Using luminance masks on adjustment layers to control specific tonal ranges in your image.

HDR Luminance Masking
Using a simple Low Pass Luminance Mask to create a HDR image

HDR Burning and Dodging
Use a HDR photo stack and transparency masks to get excellent results with this burning and dodging like method.

Profiling Your Digital Camera
Free utility to build and edit profiles from Adobe Labs

Using the X-Rite Color Checker to Create Camera Profiles
This really optimizes the color output of your camera!

Using the Photoshop History Palette and Snapshots Effectively...
Or, whos your friend baby...

Using the Photoshop Threshold adjustment layer to evaluate image density and contrast for digital printing.
This is an easy method to target a files density for printing. It requires a basic knowledge of Photoshop adjustment layers.

Building Photographic Websites
I make websites for artists and find that most folks need some sage advice on the process...

I got a new film camera, the Gaoersi 617
Direct from Hong Kong

Camera Settings for Digital Photography
How to set your digital camera to get the best images possible

Filters for Color Digital and Film Photography
Use these filters to improve the color and rendition of your photographs.

Basic Daylight Exposure (BDE) Calculation
For outdoor photography the light meter is not always your friend...

Film Speed Table
A table of film speeds, E.I.'s in 1/3 stop increments.

Bellows Extension Calculator
Online bellows extension factor and exposure compensation calculator and printable exposure compensation scale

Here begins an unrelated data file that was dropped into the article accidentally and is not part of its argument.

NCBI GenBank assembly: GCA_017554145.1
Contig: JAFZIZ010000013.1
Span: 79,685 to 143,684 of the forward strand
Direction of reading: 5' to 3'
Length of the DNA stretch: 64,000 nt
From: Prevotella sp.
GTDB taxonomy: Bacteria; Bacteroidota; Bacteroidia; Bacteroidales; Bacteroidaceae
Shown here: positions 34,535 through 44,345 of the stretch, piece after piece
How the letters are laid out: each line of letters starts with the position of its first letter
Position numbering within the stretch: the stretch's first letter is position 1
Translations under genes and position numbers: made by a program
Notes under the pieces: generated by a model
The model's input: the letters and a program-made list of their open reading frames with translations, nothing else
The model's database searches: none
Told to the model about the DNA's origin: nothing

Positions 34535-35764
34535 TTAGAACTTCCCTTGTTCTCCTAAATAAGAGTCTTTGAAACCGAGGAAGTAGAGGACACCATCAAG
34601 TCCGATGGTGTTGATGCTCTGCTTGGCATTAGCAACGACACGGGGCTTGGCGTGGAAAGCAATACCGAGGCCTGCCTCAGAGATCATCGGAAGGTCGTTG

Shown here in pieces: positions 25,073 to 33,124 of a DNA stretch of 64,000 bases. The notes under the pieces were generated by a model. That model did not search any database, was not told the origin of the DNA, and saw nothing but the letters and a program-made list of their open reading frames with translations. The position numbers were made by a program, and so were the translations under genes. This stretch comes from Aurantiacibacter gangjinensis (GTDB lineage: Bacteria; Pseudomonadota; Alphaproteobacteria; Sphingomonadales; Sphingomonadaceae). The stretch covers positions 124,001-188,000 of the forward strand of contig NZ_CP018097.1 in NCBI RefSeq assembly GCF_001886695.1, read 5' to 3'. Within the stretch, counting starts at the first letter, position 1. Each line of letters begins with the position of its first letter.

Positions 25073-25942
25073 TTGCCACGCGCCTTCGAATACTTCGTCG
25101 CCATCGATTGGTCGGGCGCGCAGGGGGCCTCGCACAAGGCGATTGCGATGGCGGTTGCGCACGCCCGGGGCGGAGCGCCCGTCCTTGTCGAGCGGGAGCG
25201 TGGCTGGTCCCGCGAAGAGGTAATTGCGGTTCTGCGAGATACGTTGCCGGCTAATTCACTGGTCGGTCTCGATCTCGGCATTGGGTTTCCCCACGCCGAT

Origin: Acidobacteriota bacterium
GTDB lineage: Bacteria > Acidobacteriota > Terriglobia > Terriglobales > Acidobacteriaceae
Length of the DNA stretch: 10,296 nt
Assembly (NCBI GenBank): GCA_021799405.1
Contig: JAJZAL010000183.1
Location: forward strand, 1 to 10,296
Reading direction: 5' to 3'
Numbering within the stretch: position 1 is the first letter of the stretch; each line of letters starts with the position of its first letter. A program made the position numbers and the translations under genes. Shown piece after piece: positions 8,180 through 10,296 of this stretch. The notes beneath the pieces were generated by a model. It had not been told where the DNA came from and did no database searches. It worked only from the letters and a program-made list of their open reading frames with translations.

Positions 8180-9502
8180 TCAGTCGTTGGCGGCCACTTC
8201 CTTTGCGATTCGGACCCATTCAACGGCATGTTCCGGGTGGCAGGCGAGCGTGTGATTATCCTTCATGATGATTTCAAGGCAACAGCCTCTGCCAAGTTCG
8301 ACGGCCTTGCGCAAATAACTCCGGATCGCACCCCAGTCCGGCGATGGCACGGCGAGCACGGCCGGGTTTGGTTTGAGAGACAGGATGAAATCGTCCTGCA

Spotting Flecks on Ink Jet Prints
Using Marshalls retouching dyes to remove those occasional flecks

Stretching Canvas Photographs
How to stretch photographs printed on canvas with inkjet printers.


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Web Site by Cooksey-Talbott Studio

Fine art photography of California by master nature photographer Cooksey-Talbott. Hundreds of beautiful photographs are displayed for sale online as raw or ready to hang images.

Cooksey-Talbott Gallery is an online gallery of nature photographs. The collection includes pictures of the High Sierra, Ansel Adams Wilderness, Yosemite, Trinity Alps, Sonora Pass, Santa Barbara Hills, East Bay Hills and Garin Park as well as hundreds of different waterfalls. Legacy images are from medium and large format film taken with the Mamiya RB-67 and a variety of 4x5 view cameras. Some of the more recent work is shot with a Nikon D200, Canon 5D Mark II and the Sony A7r.

We offer archival quality prints in a wide range of sizes and media. We print on a heavy art papers and canvas using a Canon iPF8300 44 inch 12 color printer with pigmented inks. Our images are first party prints made directly by the artist. Prints are signed and numbered and include a Certificate of Authenticity.

Ralph Cooksey-Talbott Thomas has been working as a photographer since 1972 when he moved to California from Michigan. During the 1970’s he studied under Ansel Adams in Yosemite. Ansel published one of his photographs in the portfolio section of his book "Polaroid Land Photography" Ansel and Orah Moore, another of Ansel’s students, suggested that he shorten his name to Cooksey-Talbott, and that is the name he has worked under since. Cooksey also studied at the San Francisco Art Institute and the San Francisco Academy of Art. He has lectured in photography at the U.C. Berkeley Extension, Studio One in Oakland and Santa Barbara City College. Cooksey is currently working as a photographer and facilitating which is a monthly photo walk that meets up in Niles California.